22. 22. E. Oxymoron: describes when two juxtaposed words have opposing or very diverse meanings (jumbo shrimp). Juliet: Beautiful tyrant! Fiend angelical! III ii 77 22
  23. 23. F. Paradox: a statement or a situation with seemingly contradictory or incompatible components. On closer examination, however, the combination of these components is indeed appropriate. Juliet: O serpent heart, hid with a flowering face! III ii 75 23
  24. 24. G. Allusion: an indirect reference by casually mentioning something that is generally familiar (for example: mythology, the Bible, history, etc.) …She’ll not be hit With Cupid’s arrow; she hath Dian’s wit I i 201-202 24
  25. 25. H. Aside: a little soliloquy; lines whispered to the audience or to another character on stage (not meant to be heard by all of the characters). Abraham: Do you bite your thumb at us, sir? Samson: [Aside to GREGORY.] Is the law of our side if I say ay? Gregory: [Aside to SAMPSON.] No. Samson: No, sir, I do not bite my thumb at you, sir; but I bite my thumb, sir. I i 41-45 25
  26. 26. I.  Catastrophe: the final event in a drama ( a death in a tragedy; a marriage in a comedy) J. Comic relief: a bit of humor injected into a serious play to relieve the heavy tension of tragic events For example, the nurse plays a comic part to relieve much of the tension throughout the play. 26
  27. 27. K. Dramatic irony: occurs when the audience knows something that the character on stage is not aware of. For example, we know that Juliet is not dead when Romeo kills himself. 27
  28. 28. L. Irony: a method of expression in which the ordinary meaning of the word is opposite to the thought in the speaker’s mind OR events contrary to what would be naturally expected. Juliet: More light and more light, more Dark and dark our woes. III v 36 28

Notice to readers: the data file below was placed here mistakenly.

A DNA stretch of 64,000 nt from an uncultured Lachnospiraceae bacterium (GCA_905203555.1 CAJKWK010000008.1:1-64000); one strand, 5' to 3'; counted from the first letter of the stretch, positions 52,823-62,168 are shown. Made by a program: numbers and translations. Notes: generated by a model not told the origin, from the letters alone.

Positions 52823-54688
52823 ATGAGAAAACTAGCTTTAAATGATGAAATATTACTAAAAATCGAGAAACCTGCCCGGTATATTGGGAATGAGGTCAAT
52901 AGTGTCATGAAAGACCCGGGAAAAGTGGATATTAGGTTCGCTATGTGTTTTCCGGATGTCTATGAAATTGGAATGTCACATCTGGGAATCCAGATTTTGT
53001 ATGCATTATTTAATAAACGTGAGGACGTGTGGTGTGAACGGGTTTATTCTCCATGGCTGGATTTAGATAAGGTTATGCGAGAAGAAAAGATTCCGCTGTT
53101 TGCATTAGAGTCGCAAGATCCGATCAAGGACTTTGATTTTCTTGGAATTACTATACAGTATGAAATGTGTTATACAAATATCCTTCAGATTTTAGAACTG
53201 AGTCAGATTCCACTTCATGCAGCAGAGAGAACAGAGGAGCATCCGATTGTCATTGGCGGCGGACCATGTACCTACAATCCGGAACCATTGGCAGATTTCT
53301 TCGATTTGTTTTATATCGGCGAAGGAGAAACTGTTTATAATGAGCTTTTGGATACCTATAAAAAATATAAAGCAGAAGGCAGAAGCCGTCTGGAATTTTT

29. 29. M. metonymy: a figure of speech whereby the name of a thing is substituted for the attribute which it suggests. The pen is mightier than the sword 29
  30. 30. N. Nemesis: an agent of retribution (the person who punishes) -  hink back to Fahrenheit 451 and the fire chief t - what is unusual is that the nemesis in this play for Romeo is fate itself rather than a person 30
  31. 31. O. Poetic justice: the operation of justice in a play with fair distribution of rewards for good deeds and punishment for wrongdoings. For example, if a man who is poor because he donates every spare penny to charity wins the lottery, that is poetic justice. Or, on the other side, if a criminal who has committed multiple crimes without ever being caught is jailed for a crime he did not commit. 31
  32. 32. P. Soliloquy: a single character on stage thinking out loud (a way of letting the audience know what is in the character’s mind). O, she doth teach the torches to burn bright! It seems she hangs upon the cheek of night Like a rich jewel in an Ethiope's ear; Beauty too rich for use, for earth too dear! So shows a snowy dove trooping with crows, As yonder lady o'er her fellows shows. The measure done, I'll watch her place of stand, And, touching hers, make blessed my rude hand. Did my heart love till now? forswear it, sight! For I ne'er saw true beauty till this night. I I 41-50 32
  33. 33. Q. Tragic flaw: a character’s trait that leads to his or her downfall or destruction. For example, Romeo’s hubris - his belief that he can cheat fate - leads to his death. R. Hyperbole: an exaggeration for effect; a locution that exaggerates or makes an extravagant statement Romeo: It helps not, it prevails not. Talk no more. Friar Laurence: O, then I see that madmen have no ears. III iii 60-61 33
  34. 34. The End 34